As it is desirable to take advantage of all these benefits, there exists a need for an improved interbody spinal fusion implant made of a material other than bone having a configuration that provides for an improved congruity of the implant to the vertebral bodies and improved implant stability.
In accordance with the purposes of the present invention, as embodied and broadly described herein, an artificial interbody spinal fusion implant made of a material other than bone is provided for insertion at least in part into an implantation space formed across the height of a disc space between adjacent vertebral bodies of a human spine. The implant includes a leading end for insertion first into the disc space and a trailing end opposite the leading end. The implant has a length from the leading end to the trailing end. The leading end is configured in the shape of approximately one half of a circle from side to side. The implant also includes opposed upper and lower portions between the leading and trailing ends that are adapted to be placed within the disc space to contact and support the adjacent vertebral bodies. The upper and lower portions are non-arcuate along at least a portion of the length of the implant. The upper and lower portions include at least one opening in communication with one another and adapted to hold bone growth promoting material for permitting for the growth of bone from vertebral body to vertebral body through the implant. The implant also includes opposite sides between the upper portion and lower portion, and between the leading and trailing ends. At least one of the opposite sides is at least in part straight along at least a portion of the length of the implant.
In accordance with the purposes of the present invention, as embodied and broadly described herein, an interbody spinal fusion implant made of a material other than bone is provided for insertion at least in part into an implantation space formed across the height of a disc space between adjacent vertebral bodies of a human spine. The implant includes a leading end for insertion first into the disc space and a trailing end opposite the leading end. The implant has a length from the leading end to the trailing end. The leading end is configured from side to side in the shape of approximately one half of a first circle. The trailing end has a radius of curvature of a second circle from side to side. The second circle has a radius greater than the radius of the first circle. The implant also includes opposed upper and lower portions between the leading and trailing ends that are adapted to be placed within the disc space to contact and support the adjacent vertebral bodies. The upper and lower portions include at least one opening in communication with one another and adapted to hold bone growth promoting material for permitting for the growth of bone from vertebral body to vertebral body through the implant. The implant has a maximum width that is greater than one-half of the width of the adjacent vertebral bodies into which the implant is adapted to be inserted.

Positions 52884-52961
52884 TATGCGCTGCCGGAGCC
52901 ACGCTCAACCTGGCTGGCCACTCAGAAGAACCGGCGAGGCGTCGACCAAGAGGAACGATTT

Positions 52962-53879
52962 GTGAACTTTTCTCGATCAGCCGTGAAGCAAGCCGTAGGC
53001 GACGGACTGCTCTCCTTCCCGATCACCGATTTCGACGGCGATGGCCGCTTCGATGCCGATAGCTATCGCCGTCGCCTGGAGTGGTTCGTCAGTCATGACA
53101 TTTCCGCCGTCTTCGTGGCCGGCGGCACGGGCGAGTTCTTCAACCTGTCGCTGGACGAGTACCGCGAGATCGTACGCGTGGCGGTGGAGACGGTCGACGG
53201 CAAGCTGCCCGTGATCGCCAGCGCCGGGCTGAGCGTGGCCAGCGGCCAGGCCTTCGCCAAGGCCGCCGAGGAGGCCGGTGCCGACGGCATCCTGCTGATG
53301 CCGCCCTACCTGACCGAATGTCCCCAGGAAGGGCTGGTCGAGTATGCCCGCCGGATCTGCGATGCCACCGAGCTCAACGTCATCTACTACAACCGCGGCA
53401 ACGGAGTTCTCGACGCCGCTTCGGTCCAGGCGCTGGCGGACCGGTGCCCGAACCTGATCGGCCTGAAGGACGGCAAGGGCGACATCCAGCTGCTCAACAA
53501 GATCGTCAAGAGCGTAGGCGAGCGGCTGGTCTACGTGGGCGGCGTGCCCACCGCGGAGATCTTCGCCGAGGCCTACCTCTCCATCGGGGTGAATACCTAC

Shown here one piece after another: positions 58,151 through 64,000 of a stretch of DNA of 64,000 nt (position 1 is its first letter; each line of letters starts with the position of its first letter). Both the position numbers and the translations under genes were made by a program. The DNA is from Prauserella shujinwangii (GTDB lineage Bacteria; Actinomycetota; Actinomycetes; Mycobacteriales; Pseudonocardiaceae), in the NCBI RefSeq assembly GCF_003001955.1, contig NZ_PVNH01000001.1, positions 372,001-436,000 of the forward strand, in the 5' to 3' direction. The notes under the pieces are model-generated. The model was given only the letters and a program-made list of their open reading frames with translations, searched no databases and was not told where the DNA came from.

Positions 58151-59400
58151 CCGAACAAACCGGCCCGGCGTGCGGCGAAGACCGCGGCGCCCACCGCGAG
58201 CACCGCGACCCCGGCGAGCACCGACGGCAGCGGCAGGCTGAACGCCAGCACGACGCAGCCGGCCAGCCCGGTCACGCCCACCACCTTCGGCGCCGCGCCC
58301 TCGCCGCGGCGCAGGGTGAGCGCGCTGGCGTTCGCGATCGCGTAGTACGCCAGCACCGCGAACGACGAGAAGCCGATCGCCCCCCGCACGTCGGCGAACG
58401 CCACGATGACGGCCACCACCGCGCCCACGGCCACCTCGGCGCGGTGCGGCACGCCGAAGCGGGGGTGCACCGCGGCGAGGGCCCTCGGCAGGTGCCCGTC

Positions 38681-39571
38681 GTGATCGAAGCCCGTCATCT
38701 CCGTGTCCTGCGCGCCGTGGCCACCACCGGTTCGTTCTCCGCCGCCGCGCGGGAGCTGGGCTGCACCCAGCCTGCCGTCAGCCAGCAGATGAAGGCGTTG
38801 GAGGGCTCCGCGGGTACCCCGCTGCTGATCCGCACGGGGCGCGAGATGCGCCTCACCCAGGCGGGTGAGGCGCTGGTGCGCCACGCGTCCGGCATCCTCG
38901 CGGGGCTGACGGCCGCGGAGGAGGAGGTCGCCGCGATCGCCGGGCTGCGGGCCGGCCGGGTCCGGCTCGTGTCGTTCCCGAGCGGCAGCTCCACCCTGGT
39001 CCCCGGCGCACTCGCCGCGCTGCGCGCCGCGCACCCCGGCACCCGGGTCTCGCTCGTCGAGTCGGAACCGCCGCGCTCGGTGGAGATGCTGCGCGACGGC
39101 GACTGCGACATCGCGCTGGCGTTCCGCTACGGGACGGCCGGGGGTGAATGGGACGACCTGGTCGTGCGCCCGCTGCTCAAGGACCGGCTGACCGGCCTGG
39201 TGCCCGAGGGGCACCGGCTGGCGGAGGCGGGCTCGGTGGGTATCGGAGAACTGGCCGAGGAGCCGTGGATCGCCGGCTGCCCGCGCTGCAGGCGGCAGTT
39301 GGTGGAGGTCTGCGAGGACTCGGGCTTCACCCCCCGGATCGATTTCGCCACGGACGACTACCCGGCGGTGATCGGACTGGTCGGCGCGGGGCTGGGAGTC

Additional objects and advantages of the invention will be set forth in part in the description which follows, and in part will be obvious from the description, or may be learned by practice of the invention. The objects and advantages of the invention will be realized and attained by means of the elements and combinations particularly pointed out in the appended claims.
The following description is intended to be representative only and not limiting and many variations can be anticipated according to these teachings, which are included within the scope of this inventive teaching. Reference will now be made in detail to the preferred embodiments of this invention, examples of which are illustrated in the accompanying drawings. Wherever possible, the same reference numbers will be used throughout the drawings to refer to the same or like parts.